(Reuters) - Republican presidential candidate John McCain this week outlined a proposal to provide Americans with a refundable $2,500 tax credit as an incentive to buy health insurance.
McCain's plan offers voluntary solutions to fixing health care in the country, where high costs have left millions unable to pay for health insurance. Several other candidates have also suggested how they would provide coverage for the 47 million people in the United States without health insurance. Following are some health care proposals from the leading candidates.
* New York Sen. Hillary Clinton
Her plan, estimated to cost about $110 billion per year, would require all Americans to get health insurance. Under a public-private partnership, they would keep existing coverage or choose from private insurance options members of Congress receive. Individuals may also choose a public plan similar to Medicare.
Creates new federal subsidies for those who can't afford coverage and imposes new mandates on large employers to provide health insurance or help pay for it. Small business will receive tax breaks to provide health coverage.
Forces insurance companies to give coverage to everyone, ending discrimination based on pre-existing conditions. Drug companies would also be required to offer fair prices.
* Former North Carolina Sen. John Edwards
Proposal also requires health insurance for all and is estimated to cost about $120 billion per year. It forces private companies, government and individuals to share responsibility for obtaining coverage. Creates new tax credits, expands Medicaid and the federal-state children's health insurance plan, and takes steps to contain health care costs.
Creates regional Health Care Markets, or purchasing pools to give Americans the option of buying into a health care plan, increases choices among insurance plans and cuts costs for businesses offering insurance to employees.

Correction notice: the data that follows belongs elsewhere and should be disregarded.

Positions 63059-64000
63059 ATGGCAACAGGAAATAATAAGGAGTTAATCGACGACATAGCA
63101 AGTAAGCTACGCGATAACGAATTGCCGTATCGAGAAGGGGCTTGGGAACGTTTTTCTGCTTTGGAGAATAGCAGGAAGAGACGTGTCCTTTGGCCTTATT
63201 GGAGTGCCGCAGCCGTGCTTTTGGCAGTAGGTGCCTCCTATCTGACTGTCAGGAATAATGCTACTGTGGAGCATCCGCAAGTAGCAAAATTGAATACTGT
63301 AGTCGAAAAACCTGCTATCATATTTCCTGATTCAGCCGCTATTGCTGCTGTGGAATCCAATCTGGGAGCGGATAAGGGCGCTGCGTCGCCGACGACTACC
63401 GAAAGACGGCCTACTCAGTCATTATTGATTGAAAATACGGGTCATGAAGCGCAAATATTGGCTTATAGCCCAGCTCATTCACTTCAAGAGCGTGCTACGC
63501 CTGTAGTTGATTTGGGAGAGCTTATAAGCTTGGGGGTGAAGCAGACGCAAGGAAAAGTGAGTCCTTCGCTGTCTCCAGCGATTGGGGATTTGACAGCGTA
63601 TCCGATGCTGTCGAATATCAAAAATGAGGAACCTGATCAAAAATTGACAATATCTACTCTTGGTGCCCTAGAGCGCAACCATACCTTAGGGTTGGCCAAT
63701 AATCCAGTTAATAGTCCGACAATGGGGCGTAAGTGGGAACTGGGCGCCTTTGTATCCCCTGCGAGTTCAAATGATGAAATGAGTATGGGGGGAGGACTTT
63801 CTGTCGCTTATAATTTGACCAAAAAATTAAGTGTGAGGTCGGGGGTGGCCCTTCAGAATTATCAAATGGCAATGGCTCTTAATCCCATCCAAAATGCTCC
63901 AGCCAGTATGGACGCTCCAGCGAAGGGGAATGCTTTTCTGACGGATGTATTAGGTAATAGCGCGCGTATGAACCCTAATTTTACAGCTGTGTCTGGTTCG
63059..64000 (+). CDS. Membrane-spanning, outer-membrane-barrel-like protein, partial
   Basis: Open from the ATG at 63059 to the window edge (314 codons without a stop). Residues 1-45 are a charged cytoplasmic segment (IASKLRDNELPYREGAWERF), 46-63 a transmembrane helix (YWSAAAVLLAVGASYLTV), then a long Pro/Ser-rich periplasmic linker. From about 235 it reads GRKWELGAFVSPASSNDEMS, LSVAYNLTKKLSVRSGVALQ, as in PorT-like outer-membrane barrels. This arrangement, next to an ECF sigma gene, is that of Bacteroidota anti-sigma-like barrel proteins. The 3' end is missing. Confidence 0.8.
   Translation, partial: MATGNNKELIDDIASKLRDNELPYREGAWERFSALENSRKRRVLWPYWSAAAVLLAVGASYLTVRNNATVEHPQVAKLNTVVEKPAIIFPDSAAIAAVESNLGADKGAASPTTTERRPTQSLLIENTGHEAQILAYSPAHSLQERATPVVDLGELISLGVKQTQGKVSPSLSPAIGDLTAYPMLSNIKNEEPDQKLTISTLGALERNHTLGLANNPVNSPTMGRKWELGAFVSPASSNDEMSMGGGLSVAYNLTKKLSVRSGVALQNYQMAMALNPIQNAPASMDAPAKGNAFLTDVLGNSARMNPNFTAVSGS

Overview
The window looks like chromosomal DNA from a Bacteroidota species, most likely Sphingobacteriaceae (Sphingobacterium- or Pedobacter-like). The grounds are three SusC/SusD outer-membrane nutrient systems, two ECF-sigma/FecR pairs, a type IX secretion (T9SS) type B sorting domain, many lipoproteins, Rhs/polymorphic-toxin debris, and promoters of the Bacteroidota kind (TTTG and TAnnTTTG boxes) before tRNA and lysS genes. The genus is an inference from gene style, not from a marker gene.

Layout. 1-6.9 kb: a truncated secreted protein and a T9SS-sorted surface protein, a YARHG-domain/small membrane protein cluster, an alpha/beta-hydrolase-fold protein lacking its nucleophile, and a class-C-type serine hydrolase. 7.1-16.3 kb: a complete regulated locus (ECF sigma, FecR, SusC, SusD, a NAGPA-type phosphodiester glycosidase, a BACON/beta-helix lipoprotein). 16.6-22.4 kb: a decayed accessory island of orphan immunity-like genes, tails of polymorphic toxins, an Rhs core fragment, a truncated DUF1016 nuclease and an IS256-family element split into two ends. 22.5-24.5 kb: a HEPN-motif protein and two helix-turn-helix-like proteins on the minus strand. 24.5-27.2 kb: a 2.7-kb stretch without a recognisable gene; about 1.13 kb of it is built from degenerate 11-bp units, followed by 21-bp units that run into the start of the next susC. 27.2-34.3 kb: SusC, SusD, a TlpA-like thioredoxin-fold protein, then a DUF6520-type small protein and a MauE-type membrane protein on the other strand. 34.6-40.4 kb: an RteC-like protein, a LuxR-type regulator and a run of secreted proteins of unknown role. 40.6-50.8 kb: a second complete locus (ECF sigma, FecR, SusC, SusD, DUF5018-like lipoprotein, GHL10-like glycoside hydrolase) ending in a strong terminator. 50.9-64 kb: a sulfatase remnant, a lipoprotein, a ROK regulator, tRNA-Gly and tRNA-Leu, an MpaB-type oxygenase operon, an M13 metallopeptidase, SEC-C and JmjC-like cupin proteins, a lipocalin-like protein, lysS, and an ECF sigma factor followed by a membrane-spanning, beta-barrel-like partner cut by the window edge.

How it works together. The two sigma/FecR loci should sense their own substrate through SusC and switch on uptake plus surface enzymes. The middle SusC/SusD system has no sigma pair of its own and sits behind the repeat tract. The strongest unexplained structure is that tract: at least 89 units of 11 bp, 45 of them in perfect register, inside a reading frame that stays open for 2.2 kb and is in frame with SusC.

* Illinois Sen. Barack Obama
His plan provides health coverage for almost all Americans. Creates national public insurance program to allow individuals and small businesses to buy affordable health care similar to that available to federal employees. No one will be turned way or charged more due to illness and everyone who needs it will receive a subsidy for their premiums.
Requires all employers to contribute toward health coverage for their employees or toward the cost of the public plan. Creates a national health insurance exchange to reform the private insurance market.
Mandates that all children have health care coverage.
* New Mexico Gov. Bill Richardson
Plan calls for coverage for every American. Working families and small businesses will be able to purchase coverage through the same plan as members of Congress. It guarantees all Americans can choose to keep current coverage or obtain coverage through an existing program.
It will be paid for without raising taxes. Everyone who needs coverage will get an advance refundable tax credit based on income. All Americans will have to have health coverage and employers will pay their share of employee health-care costs.
Eliminates high interest rates for medical expenses. Invests in prevention and healthy lifestyles.
* Former New York Mayor Rudy Giuliani
Proposes income exclusion of up to $15,000 for those without employer coverage to make insurance more affordable. Proposes health insurance credit to low-income Americans to help make coverage more affordable to the uninsured.
Calls for reforms to medical liability legal system to end frivolous lawsuits.
Encourages states to improve health care quality and make insurance more affordable by offering block grants.
Expands access to health savings accounts. Implements incentives in insurance markets to promote preventive care.
* Former Massachusetts Gov. Mitt Romney
Plan expands and deregulates private insurance market to decrease costs and give more Americans access to affordable care.
Offers tax breaks and other incentives to those without insurance. Proposes tax breaks for individuals who buy their own health insurance with a high deductible. Allows tax deductions for out-of-pocket medical expenses and co-payments for services.
Allows states to direct money spent treating the uninsured to instead help them purchase private health insurance.
* Arizona Sen. John McCain
Besides offering a refundable $2,500 tax credit, $5,000 for families, his plan would promote open health care markets by letting providers practice nationwide, rather than restricting them regionally.
This would allow families to purchase health insurance across state lines and through any willing sponsor.
To read more about the U.S. political campaign, visit Reuters "Tales from the Trail: 2008" online at blogs.reuters.com/trail08/